Polish Woman Becomes U.S. Citizen

Earlier this year, Barbara Kochanek, age 72, had a dream come true: she became a U.S. citizen.  The previous year, she had all but given up on this dream.  An immigrant from Poland, Barbara didn’t speak English very well and she was certain she couldn’t pass the citizenship test.

That was before workers at the International Institute of Metropolitan Detroit  walked her through the process.  They even picked her up—she doesn’t drive—and took her to appointments and even found a translator for her.

Barbara being interviewed by IIMD Executive Director Wojciech Zolnowski (Image via http://newamericamedia.org)

Barbara being interviewed by IIMD Executive Director Wojciech Zolnowski (Image via http://newamericamedia.org)

This came about because of a coalition of agencies called the Detroit New Americans Campaign provides pro bono assistance to help green card holders complete their applications for citizenship.

The best news of all: because she is a senior citizen, Barbara met the criteria to take her exam in Polish, her native language.

Ever since coming to the U.S., that had been her dream, to become a U.S. citizen.

In addition to the right to vote, there are scores of other benefits Barbara will no longer worry about: access to programs like Supplemental Security Income and Medicare, the ability to travel outside the U.S. on her passport, and many others, according to Susan Reed, supervising attorney with the Michigan Immigrant Rights Center.

Free citizenship workshops are offered in Metro Detroit.  For more information, visit the website of the Detroit New Americans Campaign at detroitnac.org.

To apply for citizenship, you need:

     • Permanent Resident Card (“Green Card”)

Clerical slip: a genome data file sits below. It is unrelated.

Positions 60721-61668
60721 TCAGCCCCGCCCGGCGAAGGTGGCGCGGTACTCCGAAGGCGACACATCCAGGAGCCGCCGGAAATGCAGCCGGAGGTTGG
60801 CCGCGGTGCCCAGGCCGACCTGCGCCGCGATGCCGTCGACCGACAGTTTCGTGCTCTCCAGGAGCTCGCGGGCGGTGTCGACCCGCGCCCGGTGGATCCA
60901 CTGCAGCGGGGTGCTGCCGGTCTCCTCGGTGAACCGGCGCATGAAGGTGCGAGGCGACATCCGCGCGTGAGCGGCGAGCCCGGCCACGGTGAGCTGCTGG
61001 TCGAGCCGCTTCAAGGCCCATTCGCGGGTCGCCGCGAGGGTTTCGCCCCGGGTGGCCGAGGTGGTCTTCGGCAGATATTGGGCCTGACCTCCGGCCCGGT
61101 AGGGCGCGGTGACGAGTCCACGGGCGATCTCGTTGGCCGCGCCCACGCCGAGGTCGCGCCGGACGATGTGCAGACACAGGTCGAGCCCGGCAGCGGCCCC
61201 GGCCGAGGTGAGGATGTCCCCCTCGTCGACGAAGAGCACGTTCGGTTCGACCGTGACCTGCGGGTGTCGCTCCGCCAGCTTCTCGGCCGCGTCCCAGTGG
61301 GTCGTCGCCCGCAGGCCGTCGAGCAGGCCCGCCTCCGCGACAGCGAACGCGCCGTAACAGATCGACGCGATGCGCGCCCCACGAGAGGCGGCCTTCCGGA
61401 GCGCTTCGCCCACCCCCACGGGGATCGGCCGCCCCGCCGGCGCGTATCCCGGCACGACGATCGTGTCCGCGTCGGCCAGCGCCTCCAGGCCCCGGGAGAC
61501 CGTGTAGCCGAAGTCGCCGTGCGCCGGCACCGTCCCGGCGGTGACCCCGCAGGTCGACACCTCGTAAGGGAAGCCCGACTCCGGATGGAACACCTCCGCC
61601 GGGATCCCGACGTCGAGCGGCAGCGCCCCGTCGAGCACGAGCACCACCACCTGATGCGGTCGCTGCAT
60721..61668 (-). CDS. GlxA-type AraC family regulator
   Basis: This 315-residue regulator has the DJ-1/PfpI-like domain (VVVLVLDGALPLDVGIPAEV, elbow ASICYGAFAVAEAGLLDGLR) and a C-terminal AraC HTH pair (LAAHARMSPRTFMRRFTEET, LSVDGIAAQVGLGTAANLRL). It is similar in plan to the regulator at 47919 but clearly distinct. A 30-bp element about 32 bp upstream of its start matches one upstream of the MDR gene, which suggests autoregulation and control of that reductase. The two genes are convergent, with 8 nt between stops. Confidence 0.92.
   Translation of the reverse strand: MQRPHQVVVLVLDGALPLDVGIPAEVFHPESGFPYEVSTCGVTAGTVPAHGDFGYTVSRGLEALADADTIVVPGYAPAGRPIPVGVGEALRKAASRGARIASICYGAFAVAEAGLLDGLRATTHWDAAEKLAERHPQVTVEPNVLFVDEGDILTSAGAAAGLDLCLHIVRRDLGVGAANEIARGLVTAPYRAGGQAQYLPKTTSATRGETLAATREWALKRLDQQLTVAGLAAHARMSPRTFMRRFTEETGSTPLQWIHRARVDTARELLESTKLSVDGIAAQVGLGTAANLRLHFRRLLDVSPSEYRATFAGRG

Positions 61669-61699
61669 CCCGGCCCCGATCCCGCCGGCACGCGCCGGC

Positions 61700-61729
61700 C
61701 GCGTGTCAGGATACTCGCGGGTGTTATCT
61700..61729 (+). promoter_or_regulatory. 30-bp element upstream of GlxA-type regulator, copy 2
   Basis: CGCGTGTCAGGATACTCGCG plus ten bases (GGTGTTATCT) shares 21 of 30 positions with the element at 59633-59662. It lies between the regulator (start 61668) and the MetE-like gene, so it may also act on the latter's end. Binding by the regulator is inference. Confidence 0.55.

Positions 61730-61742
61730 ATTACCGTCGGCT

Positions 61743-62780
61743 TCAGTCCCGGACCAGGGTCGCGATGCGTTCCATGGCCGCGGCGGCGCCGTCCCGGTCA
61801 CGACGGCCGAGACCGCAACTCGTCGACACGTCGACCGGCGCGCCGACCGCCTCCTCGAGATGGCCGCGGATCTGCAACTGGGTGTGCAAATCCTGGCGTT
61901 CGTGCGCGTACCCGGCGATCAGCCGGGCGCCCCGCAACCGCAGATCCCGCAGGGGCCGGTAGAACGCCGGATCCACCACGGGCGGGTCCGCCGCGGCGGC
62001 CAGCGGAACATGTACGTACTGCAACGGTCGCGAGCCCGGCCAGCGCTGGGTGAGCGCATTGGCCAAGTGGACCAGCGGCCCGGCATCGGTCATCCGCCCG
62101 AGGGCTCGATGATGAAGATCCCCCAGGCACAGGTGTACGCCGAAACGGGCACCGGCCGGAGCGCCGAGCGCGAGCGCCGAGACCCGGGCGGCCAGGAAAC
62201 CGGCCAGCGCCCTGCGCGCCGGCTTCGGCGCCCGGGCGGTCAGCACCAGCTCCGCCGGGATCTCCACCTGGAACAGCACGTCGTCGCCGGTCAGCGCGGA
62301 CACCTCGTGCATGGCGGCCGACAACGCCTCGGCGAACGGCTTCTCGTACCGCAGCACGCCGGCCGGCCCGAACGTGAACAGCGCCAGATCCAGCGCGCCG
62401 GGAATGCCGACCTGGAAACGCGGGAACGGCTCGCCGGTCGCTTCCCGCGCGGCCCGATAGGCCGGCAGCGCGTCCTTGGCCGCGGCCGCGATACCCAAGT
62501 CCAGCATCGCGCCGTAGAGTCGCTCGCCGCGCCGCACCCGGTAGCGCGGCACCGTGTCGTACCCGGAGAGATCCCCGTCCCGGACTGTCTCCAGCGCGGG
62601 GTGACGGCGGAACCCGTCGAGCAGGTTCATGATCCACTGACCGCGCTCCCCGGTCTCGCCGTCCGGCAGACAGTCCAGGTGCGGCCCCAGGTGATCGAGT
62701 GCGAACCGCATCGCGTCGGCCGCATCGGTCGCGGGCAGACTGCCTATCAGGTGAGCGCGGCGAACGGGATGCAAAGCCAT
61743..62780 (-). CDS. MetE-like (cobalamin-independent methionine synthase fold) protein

• Two passport photos

     • Driver’s license or state ID

     • Social Security number

     • All marriage certificates and divorce records

     • Children’s birth certificates (if they are permanent residents)

     • List of residences for the past five years

     • List of employers/schools for the past five years

     • List of each trip taken outside the U.S.

     • Check for $680, payable to the Department of Homeland Security

In the meantime, we offer a hearty welcome to Barbara Kochanek, one of our newest fellow citizens!

Alan Headbloom

Alan advises Americans how to be global citizens and expats how to fit in to Michigan culture without annoying their native coworkers and clients. He also tweets and blogs at the intersection of language and culture. Over decades, he's traveled, studied, or lived on six continents, putting strange foods into his mouth and emitting strange sounds from it. His use of English, German, Spanish, Portuguese, French, Swedish, Hausa, and Japanese all improve with alcohol use. He gives invited public presentations on culture and unsolicited private advice on English grammar and usage; the latter isn't always appreciated. Visit his website for information on consulting, coaching, or speaking engagements.